By NUWC Division Newport Public Affairs
Secretary of the Navy Carlos Del Toro visited the Naval Undersea Warfare Center (NUWC) Division Newport on Nov. 16, 2021 for a series of tours that demonstrated the next evolution in undersea warfighting.
“Thank you for all that you do here at Division Newport. The work here is so critical for the Navy,” Del Toro said. “The future is in manned and unmanned operations together.”
Del Toro had the opportunity to tour Division Newport’s Unmanned Undersea Vehicle (UUV) Laboratory, where he interacted with scientists and engineers about topics like Project Overmatch, improvements in torpedo capabilities and the next generation of UUVs.
“I often like to make the analogy of a submarine being like a wolf when describing the work done at Division Newport,” Commanding Officer Capt. Chad Hennings said. “We are the ones that design the eyes, ears and teeth of the wolf.”
Stood up on Oct. 1, 2020, Project Overmatch aims to connect platforms, weapons, and sensors in a robust naval operational architecture that integrates with Joint All-Domain Command and Control. It will develop the networks, infrastructure, data architectures, and analytic tools to connect manned and unmanned distributed forces and enable the delivery of synchronized effects from every axis and every domain.
The Project Overmatch team is working across system commands, warfare centers, the other armed services as well as a consortium of industry expertise to effectively exploit modern innovations like artificial intelligence, machine learning, and information and networking technologies for improved force readiness worldwide.
At Division Newport, Del Toro heard about some of the efforts underway to advance the undersea warfare aspects of this Navy-wide project.
“We have adopted a mission-driven approach to prioritize Overmatch capabilities,” Gene Hackney, director, Undersea Warfare, Naval Sea Systems Command Warfare Centers, said. “We are identifying specific innovative ‘links and applications’ that can be developed and fielded near-term to support our most stressing missions.”
Chris DelMastro, head of the Undersea Warfare Platforms and Payload Integration Department, followed with a description of the Snakehead Phase 1 Large Displacement Unmanned Underwater Vehicle (LDUUV). When finished, it will be the Navy’s largest submarine-launched unmanned system to de-risk and inform future acquisitions, as well as Navy LDUUV concepts of operations. NUWC leads a team comprised of warfare center, academia and industry partners to execute the Snakehead Phase 1 effort.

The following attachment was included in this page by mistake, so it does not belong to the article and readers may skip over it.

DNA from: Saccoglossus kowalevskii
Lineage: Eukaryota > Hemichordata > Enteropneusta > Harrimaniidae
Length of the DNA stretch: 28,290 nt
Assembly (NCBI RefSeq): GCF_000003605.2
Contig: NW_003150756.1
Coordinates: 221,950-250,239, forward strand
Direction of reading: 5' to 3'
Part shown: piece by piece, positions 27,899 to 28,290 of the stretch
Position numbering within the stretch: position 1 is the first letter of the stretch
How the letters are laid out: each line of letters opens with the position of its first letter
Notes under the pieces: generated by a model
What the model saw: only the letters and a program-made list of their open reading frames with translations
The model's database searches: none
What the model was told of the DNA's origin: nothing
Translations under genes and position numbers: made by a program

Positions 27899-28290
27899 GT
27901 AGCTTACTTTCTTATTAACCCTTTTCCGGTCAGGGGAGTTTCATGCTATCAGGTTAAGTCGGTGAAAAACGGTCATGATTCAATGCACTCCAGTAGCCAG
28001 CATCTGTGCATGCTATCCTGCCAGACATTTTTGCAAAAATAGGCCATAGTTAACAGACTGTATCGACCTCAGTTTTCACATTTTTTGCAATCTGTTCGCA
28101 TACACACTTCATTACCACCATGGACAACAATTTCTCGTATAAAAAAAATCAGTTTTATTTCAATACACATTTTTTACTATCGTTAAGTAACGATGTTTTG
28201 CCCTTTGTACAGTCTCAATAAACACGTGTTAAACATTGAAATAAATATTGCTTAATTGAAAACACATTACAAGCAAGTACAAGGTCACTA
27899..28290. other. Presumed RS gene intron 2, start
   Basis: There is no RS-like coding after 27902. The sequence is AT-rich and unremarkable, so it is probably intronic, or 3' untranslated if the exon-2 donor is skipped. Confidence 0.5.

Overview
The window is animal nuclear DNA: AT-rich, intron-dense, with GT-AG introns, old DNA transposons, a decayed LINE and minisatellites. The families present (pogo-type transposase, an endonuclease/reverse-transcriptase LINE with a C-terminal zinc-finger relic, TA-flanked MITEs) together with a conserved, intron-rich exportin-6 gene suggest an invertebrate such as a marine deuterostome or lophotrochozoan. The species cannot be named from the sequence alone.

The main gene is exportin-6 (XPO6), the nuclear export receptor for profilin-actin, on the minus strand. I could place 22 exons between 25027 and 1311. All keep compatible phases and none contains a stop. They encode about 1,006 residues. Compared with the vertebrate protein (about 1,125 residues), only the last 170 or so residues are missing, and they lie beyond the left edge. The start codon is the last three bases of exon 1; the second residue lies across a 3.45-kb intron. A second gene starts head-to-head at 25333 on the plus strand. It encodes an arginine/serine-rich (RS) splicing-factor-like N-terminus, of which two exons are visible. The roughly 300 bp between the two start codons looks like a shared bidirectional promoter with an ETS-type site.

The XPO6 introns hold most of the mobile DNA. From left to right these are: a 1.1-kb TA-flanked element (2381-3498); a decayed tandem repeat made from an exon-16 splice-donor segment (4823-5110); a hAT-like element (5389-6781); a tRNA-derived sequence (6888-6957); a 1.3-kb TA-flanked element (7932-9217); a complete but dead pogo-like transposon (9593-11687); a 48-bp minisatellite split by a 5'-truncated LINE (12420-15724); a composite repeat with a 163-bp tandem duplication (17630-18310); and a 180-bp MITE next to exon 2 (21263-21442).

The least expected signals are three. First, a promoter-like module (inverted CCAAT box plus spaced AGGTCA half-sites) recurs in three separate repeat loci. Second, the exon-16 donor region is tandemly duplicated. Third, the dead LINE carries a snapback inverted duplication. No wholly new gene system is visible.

Snakehead Phase 1 is a modular reconfigurable, multi-mission UUV deployed from submarine large ocean interfaces, with a government-owned architecture, mission autonomy and vehicle software. Snakehead Phase 1 provides guidance and control, navigation, situational awareness, propulsion, maneuvering and sensors in support of the Intelligence Preparation of the Operational Environment (IPOE) mission.
”Snakehead Phase 1 is accomplishing many firsts for the Navy in the areas of hull materials, lithium-ion certification, and submarine launch and recovery,” DelMastro said.
NUWC Division Newport is a shore command of the U.S. Navy within the Naval Sea Systems Command, which engineers, builds and supports America’s fleet of ships and combat systems. NUWC Newport provides research, development, test and evaluation, engineering and fleet support for submarines, autonomous underwater systems, undersea offensive and defensive weapons systems, and countermeasures associated with undersea warfare.
NUWC Newport is the oldest warfare center in the country, tracing its heritage to the Naval Torpedo Station established on Goat Island in Newport Harbor in 1869. Commanded by Capt. Chad Hennings, NUWC Newport maintains major detachments in West Palm Beach, Florida, and Andros Island in the Bahamas, as well as test facilities at Seneca Lake and Fisher's Island, New York, Leesburg, Florida, and Dodge Pond, Connecticut.